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Maternal Innate Immune Activation by Poly(I:C) Induces the Expression of the Cytokines IL-1ƒ" and IL-13, Chemokine MCP-1, and Colony Stimulating Factor VEGF in Fetal Mouse Brain

Friday, 3 May 2013: 12:15
Chamber Hall (Kursaal Centre)


Background: Maternal viral infection during pregnancy is associated with an increase in the incidence of psychiatric disorders with neuro-developmental origin including autism spectrum disorders, intellectual and developmental disabilities, and schizophrenia.  The enhanced risk for developing mental illness is not associated with a direct injury to the central nervous system (CNS) by the infecting agent (virus or bacteria), but rather it appears to be caused by the effects of innate immune response secreted factors (IRSF) on the developing brain.  IRSF released during the activation of an innate immune response, (cytokines, chemokines, and colony stimulating factors (CSF)), modulate various aspects of neural development including neuronal survival, differentiation, and growth.  Increased cytokines levels are observed in neurodegenerative disorders and in depression, suggesting that abnormal activation of IRSF-mediated signaling in the CNS affects brain development and causes permanent changes that increase the risk for developing psychopathology in childhood and adolescence.  However, evidence for a direct association between the effect of a particular IRSF on brain development and the appearance of behavioral abnormalities has only recently started to be investigated.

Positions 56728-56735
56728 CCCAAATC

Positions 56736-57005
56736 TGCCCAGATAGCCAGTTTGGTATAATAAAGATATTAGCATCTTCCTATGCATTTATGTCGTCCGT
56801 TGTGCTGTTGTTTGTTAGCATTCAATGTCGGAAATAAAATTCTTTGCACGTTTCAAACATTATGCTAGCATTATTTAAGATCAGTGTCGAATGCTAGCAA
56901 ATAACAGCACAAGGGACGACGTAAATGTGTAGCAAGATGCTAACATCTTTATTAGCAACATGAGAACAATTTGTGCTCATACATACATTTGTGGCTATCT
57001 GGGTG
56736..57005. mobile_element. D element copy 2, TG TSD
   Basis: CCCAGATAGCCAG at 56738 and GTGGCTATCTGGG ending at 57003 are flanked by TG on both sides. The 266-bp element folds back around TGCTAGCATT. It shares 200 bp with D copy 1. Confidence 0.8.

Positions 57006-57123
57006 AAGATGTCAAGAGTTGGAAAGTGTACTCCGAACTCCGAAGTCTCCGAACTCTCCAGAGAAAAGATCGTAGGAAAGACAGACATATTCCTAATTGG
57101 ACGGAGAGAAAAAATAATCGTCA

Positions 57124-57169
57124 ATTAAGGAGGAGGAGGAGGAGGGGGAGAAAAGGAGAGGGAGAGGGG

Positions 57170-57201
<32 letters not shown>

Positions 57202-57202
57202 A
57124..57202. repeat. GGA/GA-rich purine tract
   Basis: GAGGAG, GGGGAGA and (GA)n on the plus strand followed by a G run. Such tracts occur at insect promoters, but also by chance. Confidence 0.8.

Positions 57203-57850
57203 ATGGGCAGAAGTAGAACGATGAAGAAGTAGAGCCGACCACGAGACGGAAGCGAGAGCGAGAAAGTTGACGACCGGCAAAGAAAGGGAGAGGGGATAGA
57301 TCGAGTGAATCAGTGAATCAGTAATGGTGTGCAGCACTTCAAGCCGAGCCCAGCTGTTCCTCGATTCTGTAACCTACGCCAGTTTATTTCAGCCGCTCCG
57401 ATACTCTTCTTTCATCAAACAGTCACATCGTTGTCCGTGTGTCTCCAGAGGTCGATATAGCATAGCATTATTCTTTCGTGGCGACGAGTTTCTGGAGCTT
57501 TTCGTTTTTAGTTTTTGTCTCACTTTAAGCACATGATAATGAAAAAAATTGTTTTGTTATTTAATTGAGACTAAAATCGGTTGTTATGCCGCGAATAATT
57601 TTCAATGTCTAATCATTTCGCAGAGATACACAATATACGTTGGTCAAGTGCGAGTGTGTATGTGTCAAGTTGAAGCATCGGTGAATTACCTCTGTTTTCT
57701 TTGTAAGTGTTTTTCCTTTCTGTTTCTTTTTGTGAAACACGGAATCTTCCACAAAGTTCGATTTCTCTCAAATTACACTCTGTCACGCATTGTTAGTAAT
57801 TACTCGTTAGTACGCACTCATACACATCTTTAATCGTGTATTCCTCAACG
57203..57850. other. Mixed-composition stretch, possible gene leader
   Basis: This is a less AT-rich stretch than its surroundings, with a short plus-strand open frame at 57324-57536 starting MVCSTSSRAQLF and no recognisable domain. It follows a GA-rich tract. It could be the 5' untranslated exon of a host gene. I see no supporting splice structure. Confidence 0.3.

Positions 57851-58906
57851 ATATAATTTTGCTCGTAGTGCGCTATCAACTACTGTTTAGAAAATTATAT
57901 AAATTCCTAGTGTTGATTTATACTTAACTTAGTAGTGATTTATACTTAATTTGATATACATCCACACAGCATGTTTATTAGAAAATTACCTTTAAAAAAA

Objectives: To identify the soluble factors expressed in the developing brain, this study examined the effect of innate immune response activation by a synthetic analogue of viral double-stranded RNA on the expression levels of pro and anti-inflammatory cytokines, chemokines, and colony stimulating factors in fetal and postnatal mouse brain 6h and 24h after immune response activation.

Methods: C57BL/6J pregnant mice (gestational day (GD) 16) or newborn mice (postnatal day (PND) 4) received a single intraperitoneal injection of the synthetic analogue of viral double-stranded RNA polyriboinosinic-polyribocytidilic acid (poly I:C) [20 mg/kg].  Thirty-two immune response-associated soluble factors (IRSF) including pro and anti-inflammatory cytokines, and chemokines, colony stimulating factors were assayed 6h and 24h after the injection using multiplexed bead-based immunoassay (MilliplexTM Map) and processed in a Luminex 100 TM IS instrument.

Results:  Maternal exposure to poly(I:C) at GD16 induced a significant increase in cytokines IL-1beta, IL-7, and IL-13; chemokines MCP-1, MIP-1alpha, IP-10, and MIG; and in the colony stimulating factor VEGF in the fetal brain.  IL-1beta showed the highest concentration levels in the fetal brain and was the only cytokine significantly up-regulated 24h after maternal poly(I:C) injection, suggesting that IL-1beta may have a prominent impact on CNS development. These changes in IRSF levels observed in the fetal brain did not correlate with IRSF concentration levels on the maternal serum.  In contrast, poly(I:C) treatment in PND 4 pups induced a pronounced rise in chemokines and colony stimulating factors in their brains instead of the pro-inflammatory cytokine IL-1beta.

Conclusions:  This study identified the cytokines IL-1beta, IL-13, the chemokines MCP-1, and the CSF VEGF significantly increased in the developing CNS following the activation of an innate immune response, suggesting that these factors can impinge on CNS development during activation of the innate immune response and have potential long-lasting consequence on animal behavior.  Future studies will focused on the effect of these IRSF on animal behavior.

See more of: Cell Biological Mechanisms
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